Real teacher participation in the school management is not possible through mere representation. We must elevate ourselves to the post of patrons and supporters of the school. This is possible only if we are prepared to give something from our own side, something more than what we are usually asked for. It would be something like receiving shelter under a shady tree and at the same time protecting and strengthening that tree by giving it water and manure. To make this allusion more suggestive, it can be proposed that every teacher voluntarily part with his earned income, pay it to the school fund and thus incorporate himself with the school management. Half of this money goes to school fund as teachers’ contribution and the other half goes to the ’employees’ relief fund’. The amount thus rendered is not as material as the spirit of incorporation involved in it. But this voluntary renunciation must not be confused with pay-reduction or compulsory deduction. It must be a literal gift and a real contribution made by the teachers of their own.

     It would be entirely in accordance with the old Indian culture of renunciation. The logic in support of its validity and rationality is that it would create a sense of affability and belongingness between the teacher and his sphere of work, it would enhance and add to his self-satisfaction; it would be a novelty in itself. It would give a new dimension to his sense of duty and responsibility. There is yet another point of rationalism behind this theory of voluntary financial contribution. It would make the teacher’s job a real joint enterprise. He must thoroughly understand that the successful execution of his job essentially requires the co-operation of others. He could successfully perform his duties only because others extended their helping hands to him and let him perform his work. He did not have to perform his work. He did not have to work in isolation. He was whole in himself, yet a part of the bigger and greater whole. That bigger whole enabled him to do what he endeavoured to do and so he must make his contribution to strengthen that system in which he worked.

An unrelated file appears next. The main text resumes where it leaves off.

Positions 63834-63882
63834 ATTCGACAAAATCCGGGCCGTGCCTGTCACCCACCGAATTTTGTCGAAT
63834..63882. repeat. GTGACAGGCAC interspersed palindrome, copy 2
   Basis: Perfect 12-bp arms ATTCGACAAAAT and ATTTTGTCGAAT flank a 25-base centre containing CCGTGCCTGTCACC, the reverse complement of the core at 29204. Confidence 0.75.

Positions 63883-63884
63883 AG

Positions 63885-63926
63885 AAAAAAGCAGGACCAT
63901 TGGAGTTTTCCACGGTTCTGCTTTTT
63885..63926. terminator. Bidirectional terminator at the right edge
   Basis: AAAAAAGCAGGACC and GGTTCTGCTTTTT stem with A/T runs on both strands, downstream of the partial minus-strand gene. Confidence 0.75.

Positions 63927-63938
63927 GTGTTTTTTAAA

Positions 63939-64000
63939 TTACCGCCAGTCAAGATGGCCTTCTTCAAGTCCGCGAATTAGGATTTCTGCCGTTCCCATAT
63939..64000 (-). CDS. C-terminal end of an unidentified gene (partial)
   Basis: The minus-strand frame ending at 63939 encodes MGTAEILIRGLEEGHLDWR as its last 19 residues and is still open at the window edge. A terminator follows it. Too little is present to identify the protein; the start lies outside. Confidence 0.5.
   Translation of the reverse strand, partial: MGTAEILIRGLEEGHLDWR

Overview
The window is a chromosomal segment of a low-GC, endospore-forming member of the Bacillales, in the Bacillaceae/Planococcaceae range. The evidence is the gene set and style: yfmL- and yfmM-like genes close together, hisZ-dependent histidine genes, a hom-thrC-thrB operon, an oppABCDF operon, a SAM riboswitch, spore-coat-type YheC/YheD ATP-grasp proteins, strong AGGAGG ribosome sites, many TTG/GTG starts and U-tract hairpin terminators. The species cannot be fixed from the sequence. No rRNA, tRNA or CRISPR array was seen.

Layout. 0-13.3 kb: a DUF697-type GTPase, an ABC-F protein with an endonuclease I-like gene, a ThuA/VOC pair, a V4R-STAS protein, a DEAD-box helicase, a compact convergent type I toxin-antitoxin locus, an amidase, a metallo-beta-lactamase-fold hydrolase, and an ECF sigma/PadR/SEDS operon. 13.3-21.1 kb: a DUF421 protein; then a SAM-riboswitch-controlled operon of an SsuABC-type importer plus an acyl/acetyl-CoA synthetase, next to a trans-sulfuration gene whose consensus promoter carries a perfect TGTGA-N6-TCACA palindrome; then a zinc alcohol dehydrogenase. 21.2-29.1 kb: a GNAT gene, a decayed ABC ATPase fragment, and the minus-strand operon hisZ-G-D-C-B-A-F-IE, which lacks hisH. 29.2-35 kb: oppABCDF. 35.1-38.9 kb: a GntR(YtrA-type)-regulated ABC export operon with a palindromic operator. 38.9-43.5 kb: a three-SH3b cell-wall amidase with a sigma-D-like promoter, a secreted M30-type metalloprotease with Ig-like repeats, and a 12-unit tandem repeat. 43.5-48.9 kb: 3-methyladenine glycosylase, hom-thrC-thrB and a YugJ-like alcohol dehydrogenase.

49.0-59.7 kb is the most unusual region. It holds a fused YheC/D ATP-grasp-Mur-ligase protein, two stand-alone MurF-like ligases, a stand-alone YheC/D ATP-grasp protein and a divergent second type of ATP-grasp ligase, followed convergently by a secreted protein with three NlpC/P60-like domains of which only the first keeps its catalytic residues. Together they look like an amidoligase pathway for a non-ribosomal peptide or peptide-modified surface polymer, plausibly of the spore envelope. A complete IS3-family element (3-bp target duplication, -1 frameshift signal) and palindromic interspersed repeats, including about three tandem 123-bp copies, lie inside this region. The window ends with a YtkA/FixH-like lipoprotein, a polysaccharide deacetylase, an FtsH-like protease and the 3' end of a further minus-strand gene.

This is the only effective way to elevate the teachers from the sense of subordination and slavery that they are suffering from. Unless they become the masters of their work they won’t be able to deliver the goods. So far we have only taken care of devotion to and effectiveness of authority; now is the time to test the force of renunciation. All sorts of doubts can braised in the implementation of this bold approach but if we have retained the smallest faith in the sublimation of humanity we could make some headway in this direction.

Abstract in English by:

R. R. Harsh

for Naya Shikshak/Teacher today

July-September, 1977